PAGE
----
Laksa is a must-eat when in Singapore, and the very best version is found at Sungei Road Laksa, a hawker stall inside Gourmet Street Coffeeshop. The shop is operated by rather grouchy uncles and aunties, and a big sign reads: “No photography. No video recording.” In your bowl, you’ll find a light and mild-tasting charcoal-cooked laksa broth topped with cockles, sliced fishcakes, chili paste, Laksa leaves, and bee hoon (rice vermicelli) noodles, cut short so that you can enjoy the whole thing with a spoon and without chopsticks (another sign reads: “No chopsticks”). Finally, a third sign reads: "Declaration. There is no other branch for Sungei Road Laksa." So make sure you are on Jalan Beseh, Block 27, which is the correct address.

Swee Choon Tim Sum

183/185/187/189, Jln Besar, 191/193, Singapore

Soothing your hunger is rarely an issue in Singapore. Swee Choon Tim Sum is our go-to spot for late-night dim sum – open almost 24/7! The place has been around since 1962 and is quite an institution in Singapore. It doesn't take long before your table starts to fill up with plates. Among the many delicacies, don't miss their delectable salted egg yolk custard buns – steamy, soft buns with a hot, runny sauce inside. Other favorites here include the baked barbecue pork pastry, prawn and banana fritter (yes, the combo works!), the xiao long bao (soup dumplings), and pan-fried pork dumplings.

Monarchs & Milkweed Gelato

802 North Bridge Rd, #01-01, Singapore

Monarchs and Milkweed is a modern gelato boutique offering a rotating selection of creative flavors, crafted with organic, locally-sourced ingredients. We enjoyed the brown butter sage and cookie butter crunch, but were tempted by numerous other options such as wildflower honey, soursop mint, and Ispahan (lychee, raspberry, and rose). The gelato was delicious and served in crunchy, buttery cones.

Golden Mile Food Centre

505 Beach Rd, Singapore

Xin Kee Hong Kong Cheong Fun 鑫记港式肠粉 is the top stall to visit at Golden Mile Food Centre. Don't miss the signature peanut butter and sweet sauce cheong fun. Thin sheets of rice noodles are rolled into long tubes, cut into pieces, drizzled with peanut and sweet brown sauces, and sprinkled with sesame seeds. Expect to wait in line, as each dish is freshly made to order. Also at this hawker center is an outpost of Old Amoy Chendol, which has a handful of locations around Singapore. This was the first chendol we tried in Singapore and it really set the bar. The gula melaka here is lighter in color, resembling butterscotch, and every component is handmade, including the pandan jelly noodles, cold-pressed coconut milk, and, of course, the gula melaka. They source their palm sugar from Sarawak (Malaysia) and do not add any sugar to the syrup.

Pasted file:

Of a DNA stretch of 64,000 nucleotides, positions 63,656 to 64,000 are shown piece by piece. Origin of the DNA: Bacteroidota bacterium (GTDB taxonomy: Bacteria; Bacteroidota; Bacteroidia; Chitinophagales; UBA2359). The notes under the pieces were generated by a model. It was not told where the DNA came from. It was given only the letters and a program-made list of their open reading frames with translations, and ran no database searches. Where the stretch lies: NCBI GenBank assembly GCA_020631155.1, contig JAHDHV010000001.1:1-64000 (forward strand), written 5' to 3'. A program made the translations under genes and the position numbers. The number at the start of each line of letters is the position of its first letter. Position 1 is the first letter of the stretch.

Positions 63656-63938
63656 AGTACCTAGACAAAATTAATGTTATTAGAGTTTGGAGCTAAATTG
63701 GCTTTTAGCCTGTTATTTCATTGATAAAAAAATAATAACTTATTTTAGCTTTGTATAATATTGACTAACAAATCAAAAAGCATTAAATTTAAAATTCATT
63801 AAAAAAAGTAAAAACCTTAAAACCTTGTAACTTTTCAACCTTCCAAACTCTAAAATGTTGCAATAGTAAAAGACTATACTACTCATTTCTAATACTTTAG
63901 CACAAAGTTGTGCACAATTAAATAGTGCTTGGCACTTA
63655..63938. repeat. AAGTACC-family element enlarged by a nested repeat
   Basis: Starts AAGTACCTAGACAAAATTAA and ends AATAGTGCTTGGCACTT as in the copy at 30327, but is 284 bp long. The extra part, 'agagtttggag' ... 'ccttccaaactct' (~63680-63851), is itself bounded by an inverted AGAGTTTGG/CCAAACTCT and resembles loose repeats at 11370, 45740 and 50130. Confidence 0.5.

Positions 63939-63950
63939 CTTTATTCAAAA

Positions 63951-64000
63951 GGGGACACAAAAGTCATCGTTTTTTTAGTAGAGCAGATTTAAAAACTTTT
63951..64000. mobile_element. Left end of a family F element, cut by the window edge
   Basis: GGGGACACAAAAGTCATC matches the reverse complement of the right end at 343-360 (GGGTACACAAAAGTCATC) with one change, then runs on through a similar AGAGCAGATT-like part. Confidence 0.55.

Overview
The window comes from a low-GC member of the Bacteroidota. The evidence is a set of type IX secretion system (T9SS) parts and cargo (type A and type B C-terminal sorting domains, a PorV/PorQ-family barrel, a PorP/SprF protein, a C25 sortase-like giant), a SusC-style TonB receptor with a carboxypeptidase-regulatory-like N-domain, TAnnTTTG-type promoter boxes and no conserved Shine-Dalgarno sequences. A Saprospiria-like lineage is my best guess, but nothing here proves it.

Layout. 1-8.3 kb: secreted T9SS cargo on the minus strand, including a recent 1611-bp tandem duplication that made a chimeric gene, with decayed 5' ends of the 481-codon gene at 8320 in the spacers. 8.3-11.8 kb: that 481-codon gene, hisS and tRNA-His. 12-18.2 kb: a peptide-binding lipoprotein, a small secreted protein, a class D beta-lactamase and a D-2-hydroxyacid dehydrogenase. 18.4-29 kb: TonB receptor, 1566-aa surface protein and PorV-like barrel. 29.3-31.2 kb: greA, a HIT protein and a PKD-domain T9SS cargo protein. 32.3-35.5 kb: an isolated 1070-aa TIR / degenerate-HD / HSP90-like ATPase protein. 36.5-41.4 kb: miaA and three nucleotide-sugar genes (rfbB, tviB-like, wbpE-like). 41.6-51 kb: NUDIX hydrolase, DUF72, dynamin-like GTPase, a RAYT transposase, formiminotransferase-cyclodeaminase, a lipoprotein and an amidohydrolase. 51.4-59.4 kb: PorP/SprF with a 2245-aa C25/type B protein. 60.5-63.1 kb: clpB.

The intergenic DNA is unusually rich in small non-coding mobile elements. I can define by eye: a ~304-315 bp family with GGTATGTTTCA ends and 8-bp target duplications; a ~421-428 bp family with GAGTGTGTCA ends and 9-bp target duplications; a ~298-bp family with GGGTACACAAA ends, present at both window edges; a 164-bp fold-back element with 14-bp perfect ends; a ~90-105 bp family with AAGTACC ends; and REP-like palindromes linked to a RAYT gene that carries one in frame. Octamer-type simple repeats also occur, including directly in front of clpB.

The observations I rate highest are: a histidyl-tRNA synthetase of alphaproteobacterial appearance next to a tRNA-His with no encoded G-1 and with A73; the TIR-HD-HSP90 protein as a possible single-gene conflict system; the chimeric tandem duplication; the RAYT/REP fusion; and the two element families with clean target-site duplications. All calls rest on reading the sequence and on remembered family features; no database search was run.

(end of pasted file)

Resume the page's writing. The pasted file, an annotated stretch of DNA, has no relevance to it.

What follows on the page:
Mr & Mrs Mohgan Super Crispy Roti Prata

300 Joo Chiat Rd, Tin Yeang Restaurant, Singapore

Mr & Mrs Mohgan Super Crispy Roti Prata serves the best roti prata in Singapore. This thin Indian flatbread can be filled with various ingredients like egg, cheese, and onion, but the plain prata is our favorite. It’s traditionally served with a rich fish or mutton curry, which you dip the bread into. The signature prata coins are our favorite dish at Mohgan – small, caramelized prata disks, served with extra sugar on the side for dipping. These coins reminded us of a kouign amman pastry! For us, this is one of the best hawker bites in town.

Keong Saik Bakery

78 Airport Blvd, Singapore

Our favorite pastries in Singapore are found at Keong Saik Bakery, which originated as a hole-in-the-wall on historic Keong Saik Road in Chinatown but now boasts several locations, including one at Jewel Changi Airport. Keong Saik offers modern twists on traditional Singaporean classics. For example, their version of kaya butter toast is served on a sugary, compressed croissant, topped with a slab of butter and house-made kaya (coconut jam). The layers of their "Sor Hei" pastry (a butter and chocolate croissant swirl studded with chocolate chips) are crafted to resemble strands of hair swept into the shape of a bun. Another beloved item is the truffle potato cube, a croissant cube filled with truffle potato mash—gooey, warm, delicious, and incredibly rich.

Anders Husa

Anders Husa and Kaitlin Orr are food & travel bloggers and creative content creators. From their base in Copenhagen, they operate the largest and most influential restaurant-focused travel blog in Scandinavia.